Changes to UK company law. The Economic Crime and Corporate Transparency Act.

Improving the quality of data on our registers

One of the key aims of the Economic Crime and Corporate Transparency Act is to improve the accuracy and quality of the data on our registers, to help tackle economic crime and drive confidence in the UK economy. 

The act has introduced new statutory objectives for the Registrar of Companies which they must promote when performing their functions. The act also provides the registrar with a suite of new and enhanced powers, to enable them to meet their objectives.  

The registrar’s objectives are:  

  • to ensure that anyone who is required to deliver a document to the registrar does so (and that the requirements for proper delivery are complied with)
  • to ensure information contained in the register is accurate and that the register contains everything it ought to contain
  • to ensure that records kept by the registrar do not create a false or misleading impression to members of the public
  • to prevent companies and others from carrying out unlawful activities or facilitating the carrying out by others of unlawful activities

These objectives also apply to the Registrar of Companies for Scotland and the Registrar of Companies for Northern Ireland. 

What’s changed and what this may mean for you

Registered office addresses   

There are new rules for registered office addresses which mean companies must, at all times, have an ‘appropriate address’ as their registered office. 

An address is an ‘appropriate address’ if, in the ordinary course of events: 

  • a document addressed to the company, and delivered there by hand or by post, would be expected to come to the attention of a person acting on behalf of the company
  • the delivery of documents there is capable of being recorded by the obtaining of an acknowledgement of delivery

These changes mean you’re not able to use a PO Box as your registered office address.  We will take action against companies that do not have an appropriate registered office address.   

Statement of lawful purpose

There’s a new requirement when you register or ‘incorporate’ a company.  The subscribers to the company need to confirm they’re forming the company for a lawful purpose.  

A company will also need to confirm its intended future activities are lawful, on their annual confirmation statement.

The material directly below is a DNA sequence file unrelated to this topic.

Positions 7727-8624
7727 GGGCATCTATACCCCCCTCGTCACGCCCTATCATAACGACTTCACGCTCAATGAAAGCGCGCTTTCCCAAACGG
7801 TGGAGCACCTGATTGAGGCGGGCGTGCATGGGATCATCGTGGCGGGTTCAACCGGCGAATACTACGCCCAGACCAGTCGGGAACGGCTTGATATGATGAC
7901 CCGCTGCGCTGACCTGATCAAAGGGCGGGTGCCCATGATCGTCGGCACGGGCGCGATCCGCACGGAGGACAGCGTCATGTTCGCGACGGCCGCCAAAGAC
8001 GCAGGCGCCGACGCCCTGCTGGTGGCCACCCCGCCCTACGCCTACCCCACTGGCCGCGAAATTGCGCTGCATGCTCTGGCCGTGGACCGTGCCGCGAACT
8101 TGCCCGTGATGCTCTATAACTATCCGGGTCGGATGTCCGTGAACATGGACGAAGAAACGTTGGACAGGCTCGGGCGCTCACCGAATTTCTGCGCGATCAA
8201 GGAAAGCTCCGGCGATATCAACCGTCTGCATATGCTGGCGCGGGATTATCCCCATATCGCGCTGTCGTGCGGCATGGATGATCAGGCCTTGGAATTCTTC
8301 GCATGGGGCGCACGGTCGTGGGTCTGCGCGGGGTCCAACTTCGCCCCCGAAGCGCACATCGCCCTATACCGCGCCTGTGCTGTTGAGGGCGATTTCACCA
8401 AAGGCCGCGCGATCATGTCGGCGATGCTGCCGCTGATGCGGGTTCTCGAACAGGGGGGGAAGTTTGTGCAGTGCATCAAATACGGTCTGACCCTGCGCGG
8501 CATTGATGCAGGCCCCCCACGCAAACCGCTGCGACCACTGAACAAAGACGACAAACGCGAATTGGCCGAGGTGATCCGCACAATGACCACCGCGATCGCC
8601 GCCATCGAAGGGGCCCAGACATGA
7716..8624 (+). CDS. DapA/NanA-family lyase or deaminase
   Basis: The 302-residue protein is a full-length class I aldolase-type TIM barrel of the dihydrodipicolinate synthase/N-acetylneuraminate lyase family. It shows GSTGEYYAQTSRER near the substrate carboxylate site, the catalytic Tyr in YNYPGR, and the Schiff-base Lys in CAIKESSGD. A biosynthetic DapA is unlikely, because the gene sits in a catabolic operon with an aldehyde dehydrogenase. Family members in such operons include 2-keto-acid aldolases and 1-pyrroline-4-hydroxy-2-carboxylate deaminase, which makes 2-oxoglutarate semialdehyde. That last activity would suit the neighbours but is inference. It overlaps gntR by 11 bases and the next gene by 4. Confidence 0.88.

Registrar’s powers

The registrar has greater powers to query and challenge information that appears to be incorrect or inconsistent with information we hold.  In some cases, we will remove information more quickly, if that information is inaccurate, incomplete, false or fraudulent.  

There’ll be stronger checks on company names which may give a false or misleading impression to the public.  This will help us improve the accuracy and quality of the data we hold and help to tackle the misuse of company names.  

We’ll use annotations on the register to let users know about potential issues with the information that’s been supplied to us. We’ll also be taking steps to clean up the register, using data matching to identify and remove inaccurate information.

We’ll also start introducing a new identity verification process later in 2024. 

Enforcement and sanctions 

There’ll be serious consequences if a company does not respond to a formal request from Companies House for more information. This could include: 

  • a financial penalty
  • an annotation on the company’s record
  • prosecution

There could also be serious consequences for a company if their registered office is not an appropriate address.  

If we’re satisfied a company’s registered office is not appropriate, we’ll change it to a default address, held at Companies House.  If a company’s registered office is moved to the default address, they must provide an appropriate address with evidence of proprietary ownership within 28 days, or we could start the process to strike the company off the register.   

Find out more about the registrar’s powers and how and when they work.